Feb 21, 2014 / 15:02 pm
The Knights of Columbus have asked that the faithful join them in reciting the Prayer of St. Francis this coming Sunday, offering as an intention the end to the ongoing violence waging in Ukraine's capitol.
In a Feb. 21 statement, Supreme Knight Carl Anderson said the group has "been following the events unfolding in Ukraine," recalling Pope Francis' words yesterday assuring the country of his "closeness."
Pope Francis also prayed on Wednesday "for the victims of the violence, for their families, and for the injured," and urged "all parties to cease every form of violence and to pursue harmony and peace throughout the country."
Expressing the Knights' solidarity with the pontiff, Catholic Bishops and the Church in the Ukraine, Anderson asked "all of our members around the world to pray the Prayer of St. Francis this coming Sunday that there may be a renewed dialogue and respect and a peaceful resolution to the situation in Ukraine."
This request comes in wake of deadly protests happening in the Ukraine's capitol, Kiev, which first began after the government's Nov. 21 announcement that it would not sign a major economic partnership agreement with the European Union in favor of a $15 billion bailout agreement with Russia.
Since then, protesters have occupied government buildings in Kiev, at times filling the capital's Independence Square with more than 100,000 people.
Various news agencies have reported that protesters have been beaten by the police, while some young men have thrown fireworks and petrol bombs at officers. Several protesters have been killed in the clashes, while hundreds have been injured. Several police have also been killed.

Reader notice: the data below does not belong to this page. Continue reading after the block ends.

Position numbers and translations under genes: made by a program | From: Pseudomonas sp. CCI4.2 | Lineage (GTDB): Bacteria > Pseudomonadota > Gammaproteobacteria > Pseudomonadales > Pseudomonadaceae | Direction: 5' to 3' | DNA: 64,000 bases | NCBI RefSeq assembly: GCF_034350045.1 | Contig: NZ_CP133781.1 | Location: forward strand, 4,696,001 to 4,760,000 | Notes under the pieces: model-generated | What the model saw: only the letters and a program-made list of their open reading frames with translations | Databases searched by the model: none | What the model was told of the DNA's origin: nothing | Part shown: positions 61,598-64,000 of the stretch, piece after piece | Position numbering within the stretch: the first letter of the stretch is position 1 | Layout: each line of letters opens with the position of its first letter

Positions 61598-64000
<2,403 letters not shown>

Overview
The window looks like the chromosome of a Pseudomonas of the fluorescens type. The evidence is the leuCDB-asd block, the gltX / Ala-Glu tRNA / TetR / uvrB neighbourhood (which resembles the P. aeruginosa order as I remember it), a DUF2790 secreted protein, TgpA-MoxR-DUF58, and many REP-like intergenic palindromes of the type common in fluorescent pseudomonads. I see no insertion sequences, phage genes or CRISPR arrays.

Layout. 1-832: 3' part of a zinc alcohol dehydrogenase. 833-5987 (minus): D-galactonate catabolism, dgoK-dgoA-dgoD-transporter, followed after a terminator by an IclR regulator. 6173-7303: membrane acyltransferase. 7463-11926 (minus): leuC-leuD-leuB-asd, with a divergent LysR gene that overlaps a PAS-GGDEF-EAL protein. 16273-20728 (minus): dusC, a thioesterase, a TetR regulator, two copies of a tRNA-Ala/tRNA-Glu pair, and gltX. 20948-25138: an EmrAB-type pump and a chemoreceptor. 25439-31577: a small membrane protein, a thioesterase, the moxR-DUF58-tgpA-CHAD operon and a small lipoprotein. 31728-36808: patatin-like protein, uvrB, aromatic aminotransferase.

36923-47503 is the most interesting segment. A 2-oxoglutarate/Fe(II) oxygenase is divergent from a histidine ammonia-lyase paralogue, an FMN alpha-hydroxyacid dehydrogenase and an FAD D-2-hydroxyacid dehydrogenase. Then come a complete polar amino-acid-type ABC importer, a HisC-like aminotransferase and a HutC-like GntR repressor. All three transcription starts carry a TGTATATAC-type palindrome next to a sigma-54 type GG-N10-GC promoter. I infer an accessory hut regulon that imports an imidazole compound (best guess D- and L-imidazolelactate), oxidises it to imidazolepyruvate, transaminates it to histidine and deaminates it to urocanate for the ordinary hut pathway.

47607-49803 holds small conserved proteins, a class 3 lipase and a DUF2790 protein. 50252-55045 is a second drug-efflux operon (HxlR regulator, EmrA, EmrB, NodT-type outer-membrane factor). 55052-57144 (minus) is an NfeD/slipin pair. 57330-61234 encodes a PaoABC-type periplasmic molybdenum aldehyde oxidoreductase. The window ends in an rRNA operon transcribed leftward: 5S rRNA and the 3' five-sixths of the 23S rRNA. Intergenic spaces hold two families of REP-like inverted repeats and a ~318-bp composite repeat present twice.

Ukrainians in the Kiev area and in western Ukraine tend to favor the European Union, while those in the Russian-speaking east tend to have an affinity for Russia. However, protests have begun to spread to the east, where President Viktor Yanukovych's strongest support is based.
On Jan. 28, Prime Minister Mykola Azarov and his cabinet resigned in hopes of advancing a compromise, and the country's parliament also voted overwhelmingly to annul controversial anti-protest laws, the BBC reports.
Along with their request, the Knights also sent the words to the famous prayer of St. Francis of Assisi, which is as follows:
Prayer of St. Francis
Lord, make me an instrument of Thy peace.
Where there is hatred, let me sow love;
Where there is injury, pardon;
Where there is doubt, faith;
Where there is despair, hope;
Where there is darkness, light;
Where there is sadness, joy.
O Divine Master,
Grant that I may not so much seek
To be consoled, as to console;
To be understood, as to understand;
To be loved as to love.
For it is in giving that we receive;
It is in pardoning that we are pardoned;
And it is in dying that we are born to eternal life.